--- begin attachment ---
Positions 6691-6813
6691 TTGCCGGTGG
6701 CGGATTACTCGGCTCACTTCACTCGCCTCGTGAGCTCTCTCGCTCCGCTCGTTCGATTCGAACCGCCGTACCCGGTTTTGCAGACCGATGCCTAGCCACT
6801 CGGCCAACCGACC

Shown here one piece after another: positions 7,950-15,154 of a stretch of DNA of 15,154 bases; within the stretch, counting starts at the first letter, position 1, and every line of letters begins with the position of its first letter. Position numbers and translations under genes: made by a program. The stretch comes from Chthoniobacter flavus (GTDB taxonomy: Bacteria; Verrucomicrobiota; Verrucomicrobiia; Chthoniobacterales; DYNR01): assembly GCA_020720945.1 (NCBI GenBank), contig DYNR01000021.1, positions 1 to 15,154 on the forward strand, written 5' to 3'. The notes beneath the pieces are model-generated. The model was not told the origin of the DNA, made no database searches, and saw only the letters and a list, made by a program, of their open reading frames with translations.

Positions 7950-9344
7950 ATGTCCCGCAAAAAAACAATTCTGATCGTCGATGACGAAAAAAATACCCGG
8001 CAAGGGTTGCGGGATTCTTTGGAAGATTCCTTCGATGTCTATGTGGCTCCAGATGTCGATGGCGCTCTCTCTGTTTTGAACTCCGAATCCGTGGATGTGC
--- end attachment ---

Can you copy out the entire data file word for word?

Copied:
Positions 6691-6813
6691 TTGCCGGTGG
6701 CGGATTACTCGGCTCACTTCACTCGCCTCGTGAGCTCTCTCGCTCCGCTCGTTCGATTCGAACCGCCGTACCCGGTTTTGCAGACCGATGCCTAGCCACT
6801 CGGCCAACCGACC

Shown here one piece after another: positions 7,950-15,154 of a stretch of DNA of 15,154 bases; within the stretch, counting starts at the first letter, position 1, and every line of letters begins with the position of its first letter. Position numbers and translations under genes: made by a program. The stretch comes from Chthoniobacter flavus (GTDB taxonomy: Bacteria; Verrucomicrobiota; Verrucomicrobiia; Chthoniobacterales; DYNR01): assembly GCA_020720945.1 (NCBI GenBank), contig DYNR01000021.1, positions 1 to 15,154 on the forward strand, written 5' to 3'. The notes beneath the pieces are model-generated. The model was not told the origin of the DNA, made no database searches, and saw only the letters and a list, made by a program, of their open reading frames with translations.

Positions 7950-9344
7950 ATGTCCCGCAAAAAAACAATTCTGATCGTCGATGACGAAAAAAATACCCGG
8001 CAAGGGTTGCGGGATTCTTTGGAAGATTCCTTCGATGTCTATGTGGCTCCAGATGTCGATGGCGCTCTCTCTGTTTTGAACTCCGAATCCGTGGATGTGC